Marge is angry at Homer for thinking only of himself and ruining her birthday. Homer suggests he takes the ball back and get her something else, but in her anger, she decides to keep the ball and go bowling by herself. Marge has no idea what she’s doing at the bowling alley, but her actions (and looks) catch the eye of local bowling professional and womanizer, Jacques, who is immediately smitten with Marge and is desperate to spend as much time with her as possible. He offers to give Marge bowling lessons and she accepts, oblivious to Jacques’s intentions. Marge’s skill improves tremendously and Jacques continues to get closer to her.

At home, while Marge is not present, Homer decides to pick up the slack and spends a lot of time with the kids. Whenever Marge and Homer are both around, however, they don’t talk very much and become very distant from each other. Marge seems to be having a lot of fun at the bowling alley and Homer doesn’t want to make her angry by telling her that he misses her and that he wants her to be home. Marge also insists on returning to the bowling alley on a regular basis to continue to getting lessons from Jacques. She becomes very aware of Jacques’s interest in her, and although she does try to shrug off his advances, she enjoys the extra attention from him. Jacques even gives her a bowling glove with her name embroidered on it, which she immediately loves because for once, it was a gift given to and intended for her.

This “fling” continues on for a few days and Homer’s mood worsens into a silent depression. Marge is also feeling the burden of her actions and time away from home by giving the children extra-large lunches and being extra kind and loving to them due to her guilt of being away from them. Lisa and Bart start to pick up on these signs, but are unable to figure out what to do or say to their parents, so they watch from the sidelines, worried about what will happen to their mom and dad’s marriage. Meanwhile, Jacques finally manages to get a brunch date with Marge outside of the bowling alley, and during the meal, Jacques asks if Marge would like to meet him at his apartment. Upon realization that Jacques is asking her for an affair, Marge faints and daydreams about what will happen if she goes to see Jacques. When she comes to, she asks him, “Is Thursday okay?”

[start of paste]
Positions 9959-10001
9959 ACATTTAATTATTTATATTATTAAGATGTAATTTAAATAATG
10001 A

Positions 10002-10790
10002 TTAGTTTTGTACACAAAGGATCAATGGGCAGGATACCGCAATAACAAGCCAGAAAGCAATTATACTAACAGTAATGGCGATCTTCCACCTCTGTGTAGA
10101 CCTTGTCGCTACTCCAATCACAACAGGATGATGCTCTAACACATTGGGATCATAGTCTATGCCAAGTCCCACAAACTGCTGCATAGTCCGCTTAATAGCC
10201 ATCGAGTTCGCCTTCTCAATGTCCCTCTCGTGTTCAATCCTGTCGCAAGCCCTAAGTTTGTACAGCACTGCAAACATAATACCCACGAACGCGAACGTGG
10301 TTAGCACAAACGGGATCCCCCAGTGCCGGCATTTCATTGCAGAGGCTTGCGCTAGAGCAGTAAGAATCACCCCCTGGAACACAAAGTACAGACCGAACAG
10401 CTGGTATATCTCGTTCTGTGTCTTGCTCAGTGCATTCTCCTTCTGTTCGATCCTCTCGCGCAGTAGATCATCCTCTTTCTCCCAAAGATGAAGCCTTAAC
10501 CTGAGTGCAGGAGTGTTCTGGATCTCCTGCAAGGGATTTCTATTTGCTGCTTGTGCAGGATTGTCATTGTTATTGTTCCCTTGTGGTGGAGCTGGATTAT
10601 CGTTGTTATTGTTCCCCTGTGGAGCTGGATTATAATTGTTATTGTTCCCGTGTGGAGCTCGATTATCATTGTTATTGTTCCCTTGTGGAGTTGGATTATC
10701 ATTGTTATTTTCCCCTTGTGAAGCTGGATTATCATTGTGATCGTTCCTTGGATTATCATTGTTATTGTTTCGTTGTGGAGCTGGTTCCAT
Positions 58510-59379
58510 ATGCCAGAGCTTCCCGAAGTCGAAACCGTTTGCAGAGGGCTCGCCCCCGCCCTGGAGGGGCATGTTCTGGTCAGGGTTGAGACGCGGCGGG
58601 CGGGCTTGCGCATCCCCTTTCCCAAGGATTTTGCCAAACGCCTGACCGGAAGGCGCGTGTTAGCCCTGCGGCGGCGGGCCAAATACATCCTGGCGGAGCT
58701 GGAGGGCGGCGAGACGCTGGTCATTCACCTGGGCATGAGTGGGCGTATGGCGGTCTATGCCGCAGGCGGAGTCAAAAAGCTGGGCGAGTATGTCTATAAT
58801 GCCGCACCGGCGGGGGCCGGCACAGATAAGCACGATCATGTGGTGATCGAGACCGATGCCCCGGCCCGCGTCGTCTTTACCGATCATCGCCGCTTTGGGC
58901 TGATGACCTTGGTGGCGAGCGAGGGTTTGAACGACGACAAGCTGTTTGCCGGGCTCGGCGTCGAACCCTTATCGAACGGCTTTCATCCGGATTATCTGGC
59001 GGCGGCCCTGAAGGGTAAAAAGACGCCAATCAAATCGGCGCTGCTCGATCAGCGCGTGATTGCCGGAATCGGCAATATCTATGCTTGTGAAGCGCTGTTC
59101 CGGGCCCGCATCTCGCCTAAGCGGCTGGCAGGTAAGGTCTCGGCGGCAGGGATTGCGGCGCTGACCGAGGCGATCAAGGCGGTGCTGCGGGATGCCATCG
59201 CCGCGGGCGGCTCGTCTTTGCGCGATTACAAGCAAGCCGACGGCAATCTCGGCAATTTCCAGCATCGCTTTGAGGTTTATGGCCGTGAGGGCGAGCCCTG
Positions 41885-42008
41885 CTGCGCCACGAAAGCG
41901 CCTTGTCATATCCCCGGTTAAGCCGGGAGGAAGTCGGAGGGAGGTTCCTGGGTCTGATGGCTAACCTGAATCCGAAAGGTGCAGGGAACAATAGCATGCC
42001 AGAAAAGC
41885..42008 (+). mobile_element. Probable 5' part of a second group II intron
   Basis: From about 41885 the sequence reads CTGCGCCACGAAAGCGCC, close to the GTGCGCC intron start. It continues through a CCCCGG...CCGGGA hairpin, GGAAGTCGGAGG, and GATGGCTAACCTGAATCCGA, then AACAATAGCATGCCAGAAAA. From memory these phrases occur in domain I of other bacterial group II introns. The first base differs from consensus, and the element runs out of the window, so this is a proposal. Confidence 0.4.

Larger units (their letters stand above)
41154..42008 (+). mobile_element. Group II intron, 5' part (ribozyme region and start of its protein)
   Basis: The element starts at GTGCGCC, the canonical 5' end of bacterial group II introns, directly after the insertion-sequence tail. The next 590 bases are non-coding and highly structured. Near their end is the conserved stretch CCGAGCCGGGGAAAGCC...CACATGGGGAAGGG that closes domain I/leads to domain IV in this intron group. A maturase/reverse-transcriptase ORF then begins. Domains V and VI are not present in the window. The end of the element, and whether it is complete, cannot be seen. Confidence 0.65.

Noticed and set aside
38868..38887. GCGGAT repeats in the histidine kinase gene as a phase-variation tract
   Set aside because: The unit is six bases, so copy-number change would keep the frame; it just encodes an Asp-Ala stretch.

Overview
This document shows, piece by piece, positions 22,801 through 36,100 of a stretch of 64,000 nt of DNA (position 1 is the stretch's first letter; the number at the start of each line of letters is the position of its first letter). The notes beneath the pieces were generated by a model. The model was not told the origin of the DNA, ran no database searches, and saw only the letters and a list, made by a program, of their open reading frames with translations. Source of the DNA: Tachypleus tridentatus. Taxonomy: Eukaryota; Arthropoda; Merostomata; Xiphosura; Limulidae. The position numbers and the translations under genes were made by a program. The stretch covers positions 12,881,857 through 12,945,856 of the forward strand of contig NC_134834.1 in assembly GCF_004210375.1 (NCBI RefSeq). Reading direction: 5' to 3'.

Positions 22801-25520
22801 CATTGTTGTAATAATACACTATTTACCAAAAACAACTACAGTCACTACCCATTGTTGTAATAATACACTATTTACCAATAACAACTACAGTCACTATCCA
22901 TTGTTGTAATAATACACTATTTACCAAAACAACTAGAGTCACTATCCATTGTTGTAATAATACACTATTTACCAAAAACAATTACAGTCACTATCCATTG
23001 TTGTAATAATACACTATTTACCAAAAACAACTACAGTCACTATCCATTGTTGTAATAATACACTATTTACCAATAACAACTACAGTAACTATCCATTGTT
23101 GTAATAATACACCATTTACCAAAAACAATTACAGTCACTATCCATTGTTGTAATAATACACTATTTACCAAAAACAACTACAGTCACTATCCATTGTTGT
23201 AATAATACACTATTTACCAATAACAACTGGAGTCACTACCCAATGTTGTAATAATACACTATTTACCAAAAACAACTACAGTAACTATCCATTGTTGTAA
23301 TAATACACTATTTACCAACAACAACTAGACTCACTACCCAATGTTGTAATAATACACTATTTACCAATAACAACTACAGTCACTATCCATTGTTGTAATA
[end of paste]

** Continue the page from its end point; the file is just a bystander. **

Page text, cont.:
When Homer finds the bowling glove, he is convinced that he has lost Marge forever, but on Thursday morning, he walks into the kitchen to say one last thing to his wife. Although he isn’t completely sure about what to say, he tells his wife that he loves the way she makes peanut butter and jelly sandwiches. He remarks that with other sandwiches, the jelly always drips out of the bread onto the guy’s fingers, but with Marge, the jelly always manages to stay inside where it is supposed to. He says, “I don’t know how you do it…you have some sort of gift I guess. I’ve always thought so. I’ve just never mentioned it.” He ends his discussion by saying that it was time to tell her how he feels about her, because he doesn’t believe in keeping his feelings bottled up, essentially confirming to Marge that he does love and care about her. Homer leaves for work while Marge is still stunned in silence about this revelation.

Marge starts to drive to Jacques’s apartment, but along the way, she starts seeing a lot of happy couples together, reminding her of her own marriage with Homer. She stops the car at an intersection; one road leading to Jacques’s apartment complex, and the other leading to the Springfield Nuclear Power Plant. She now must make her decision to stay with her husband or to officially have an affair. The scene cuts to the power plant where Marge, in fact, chooses to stay with her husband and stop meeting with Jacques. Homer is absolutely shocked and surprised to see his wife, and he responds by embracing her and then telling his co-workers, “I’m off to the backseat of my car with the woman I love, and I won’t be back for 10 minutes!” Ending the episode on an incredibly sweet and heartfelt moment between the two spouses.

Cop JokeJacques: “I bet you don’t know how to make a five-seven-ten split, do you Marge?”
Marge: “No”
Jacques: “But first of all, you yell, ‘The eighth pin is a cop!'”

My Personal History:
Like most of Season 1, I didn’t catch this one until it came out on DVD, but after reading a summary of this episode in an episode guide novelization, I was really curious about how this one would resonate with me, mainly because I was so surprised to see such an “adult” storyline in a show that was aimed for family viewing. I’ll get more into my thoughts in a small bit, but that was definitely my first impressions upon reading about it and eventually watching it when I did have the capability to. I think I also saw the summation of this episode as it was shown in the second clip show plot, “Another Simpsons Clip Show,” before I saw the actual episode in full.

BrunchMarge: “What’s brunch?”
Jacques: “It’s not quite breakfast and it’s not quite lunch, but you get a slice of cantaloupe at the end. You don’t get completely what you would at breakfast, but you get a good meal!”

Favorite/Memorable Moments: